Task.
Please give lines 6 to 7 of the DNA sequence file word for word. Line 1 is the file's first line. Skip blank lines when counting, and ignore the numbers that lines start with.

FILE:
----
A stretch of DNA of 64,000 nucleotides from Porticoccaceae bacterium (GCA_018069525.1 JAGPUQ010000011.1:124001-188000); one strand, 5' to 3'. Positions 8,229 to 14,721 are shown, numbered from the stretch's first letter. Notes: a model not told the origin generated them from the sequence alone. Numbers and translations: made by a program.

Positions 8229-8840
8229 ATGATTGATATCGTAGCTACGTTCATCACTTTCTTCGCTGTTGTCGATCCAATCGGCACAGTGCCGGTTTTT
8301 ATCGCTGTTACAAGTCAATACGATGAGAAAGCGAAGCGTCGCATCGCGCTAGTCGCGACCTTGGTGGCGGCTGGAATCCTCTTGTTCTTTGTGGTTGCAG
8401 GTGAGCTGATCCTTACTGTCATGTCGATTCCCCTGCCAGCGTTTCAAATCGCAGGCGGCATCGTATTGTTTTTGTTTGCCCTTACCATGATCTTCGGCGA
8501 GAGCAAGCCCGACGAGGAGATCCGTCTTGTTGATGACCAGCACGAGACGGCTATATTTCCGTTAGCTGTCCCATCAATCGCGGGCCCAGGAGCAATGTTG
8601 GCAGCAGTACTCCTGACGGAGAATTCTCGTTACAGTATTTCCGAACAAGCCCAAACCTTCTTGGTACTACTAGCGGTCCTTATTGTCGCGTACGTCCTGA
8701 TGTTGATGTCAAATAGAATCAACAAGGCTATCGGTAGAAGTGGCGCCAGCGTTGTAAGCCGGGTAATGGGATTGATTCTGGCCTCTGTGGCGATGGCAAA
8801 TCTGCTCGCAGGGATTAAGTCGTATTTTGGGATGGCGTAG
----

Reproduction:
8501 GAGCAAGCCCGACGAGGAGATCCGTCTTGTTGATGACCAGCACGAGACGGCTATATTTCCGTTAGCTGTCCCATCAATCGCGGGCCCAGGAGCAATGTTG
8601 GCAGCAGTACTCCTGACGGAGAATTCTCGTTACAGTATTTCCGAACAAGCCCAAACCTTCTTGGTACTACTAGCGGTCCTTATTGTCGCGTACGTCCTGA